It’s time to beef up your cold and flu arsenal- the temperatures are dropping and we’re spending more time together in poorly ventilated spaces, sharing germs. Nutrition is key, and a diet rich in nutrients, micronutrients, and antioxidants maintains the body’s ability to fight disease and repair itself. Aloe Vera makes a great addition to a healthy diet/defense regimen and has the added bonus of easing cold and flu symptoms and speeding recovery.
Aloe Vera is nutritionally rich, containing a variety of essential vitamins and minerals (calcium, iron, potassium, zinc, copper, magnesium, vitamins A, B1, B2, B6, B12, C and E, folic acid and niacin) and defends the body against oxidative stress, which can weaken the immune system. In addition to consuming a variety of fresh fruits, vegetables, and foods rich in certain fatty acids, some foods have been credited with especially effective strengthening immune response. Shiitake and other varieties of mushrooms, for instance, are thought to enhance immune functioning through certain polysaccharides, which interact with receptors expressed on several types of immune cells. Similar forms of polysaccharides are also found in oat, barley, and yeast cell walls. Polysaccharides in Aloe have also been proven to enhance immune system response, stimulating white blood cell activity and increasing the number of T-helper cells. A compound called acemannan, has been shown to be particularly effective in inhibiting the functioning and spread of certain viruses, including influenza.
Boosting immunity is not the only factor to consider is formulating your cold and flu season defense. While a healthy immune system is critical, it is also responsible for many of the tell-tale symptoms we experience as signs of infection. Chemical agents manufactured as part of our immune system defense cause our tissues to swell and result in discomfort- the characteristic sore throat, runny nose, fever, aches and pains that result in general misery. Aloe Vera is unique in that it not only prevents infection, but it also helps to manage the severity and duration of symptoms. Aloe contains a variety of substances that work together to inhibit inflammation and reduce pain (think sunburn), without inhibiting the body’s ability to heal. In addition, Aloe’s high water content keeps tissues hydrated and less hospitable to cold viruses, which thrive in dry conditions.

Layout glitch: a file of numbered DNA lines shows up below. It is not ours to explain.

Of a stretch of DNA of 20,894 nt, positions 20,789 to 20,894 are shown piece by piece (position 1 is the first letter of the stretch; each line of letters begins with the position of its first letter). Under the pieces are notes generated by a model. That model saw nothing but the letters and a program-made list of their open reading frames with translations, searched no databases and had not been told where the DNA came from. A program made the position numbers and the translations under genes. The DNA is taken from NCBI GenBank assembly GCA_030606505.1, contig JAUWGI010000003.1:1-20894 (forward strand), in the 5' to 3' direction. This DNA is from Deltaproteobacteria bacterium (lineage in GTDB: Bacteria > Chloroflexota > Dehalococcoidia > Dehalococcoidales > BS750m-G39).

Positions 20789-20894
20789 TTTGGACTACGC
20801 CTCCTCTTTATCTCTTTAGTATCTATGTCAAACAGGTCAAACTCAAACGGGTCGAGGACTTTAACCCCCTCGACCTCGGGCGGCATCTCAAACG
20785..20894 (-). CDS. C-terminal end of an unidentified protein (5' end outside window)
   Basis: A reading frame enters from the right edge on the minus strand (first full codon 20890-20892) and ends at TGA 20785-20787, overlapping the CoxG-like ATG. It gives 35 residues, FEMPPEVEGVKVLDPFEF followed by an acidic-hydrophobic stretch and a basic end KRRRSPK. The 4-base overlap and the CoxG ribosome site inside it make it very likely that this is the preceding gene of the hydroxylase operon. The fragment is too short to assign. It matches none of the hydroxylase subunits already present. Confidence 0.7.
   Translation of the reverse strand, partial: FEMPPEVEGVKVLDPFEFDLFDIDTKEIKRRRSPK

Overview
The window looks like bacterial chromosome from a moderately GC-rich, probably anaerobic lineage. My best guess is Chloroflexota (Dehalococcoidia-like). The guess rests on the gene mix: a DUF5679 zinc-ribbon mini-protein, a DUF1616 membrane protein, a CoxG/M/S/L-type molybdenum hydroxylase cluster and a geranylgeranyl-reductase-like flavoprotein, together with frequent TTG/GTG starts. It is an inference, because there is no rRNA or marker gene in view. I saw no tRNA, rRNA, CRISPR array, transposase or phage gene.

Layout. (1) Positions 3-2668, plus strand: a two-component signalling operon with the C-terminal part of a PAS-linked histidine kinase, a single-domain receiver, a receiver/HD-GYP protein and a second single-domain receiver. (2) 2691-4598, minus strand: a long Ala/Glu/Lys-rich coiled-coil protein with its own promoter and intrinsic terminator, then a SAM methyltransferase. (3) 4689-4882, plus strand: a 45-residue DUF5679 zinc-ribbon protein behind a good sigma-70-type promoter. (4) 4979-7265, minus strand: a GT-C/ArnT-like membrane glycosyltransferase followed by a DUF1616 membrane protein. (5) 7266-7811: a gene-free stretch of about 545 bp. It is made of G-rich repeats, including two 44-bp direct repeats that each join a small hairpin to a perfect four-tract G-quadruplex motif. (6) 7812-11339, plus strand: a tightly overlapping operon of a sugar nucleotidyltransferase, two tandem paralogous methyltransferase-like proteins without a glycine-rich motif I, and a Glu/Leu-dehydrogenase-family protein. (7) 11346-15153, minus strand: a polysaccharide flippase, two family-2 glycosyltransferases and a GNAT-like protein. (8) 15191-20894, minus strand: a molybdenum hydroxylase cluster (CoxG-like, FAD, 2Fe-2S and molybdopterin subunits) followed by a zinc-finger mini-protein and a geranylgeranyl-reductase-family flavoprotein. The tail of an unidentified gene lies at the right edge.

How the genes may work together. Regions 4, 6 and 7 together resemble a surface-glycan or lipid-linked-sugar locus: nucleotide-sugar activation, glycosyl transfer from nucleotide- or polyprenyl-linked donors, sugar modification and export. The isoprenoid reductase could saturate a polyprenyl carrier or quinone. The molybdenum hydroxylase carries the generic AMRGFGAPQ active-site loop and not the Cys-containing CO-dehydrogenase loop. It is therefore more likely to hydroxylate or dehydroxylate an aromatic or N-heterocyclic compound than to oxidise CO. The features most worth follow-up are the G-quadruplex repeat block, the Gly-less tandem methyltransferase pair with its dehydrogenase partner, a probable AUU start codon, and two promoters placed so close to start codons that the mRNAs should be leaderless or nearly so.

How to incorporate Aloe into your diet:
Aloe Vera juice can be found in most grocery stores and is available in a wide variety of juice blends/flavor combinations. Food grade Aloe Gel is more concentrated, but a little harder to find. Health food stores often carry it. You can always harvest the gel yourself from the fresh leaves of the plant- see our post, it’s easy. A tablespoon or two a day should do the trick. And if you’re battling a sore throat, Aloe Vera gel makes a great addition to the traditional salt water gargle. Check out our recipes!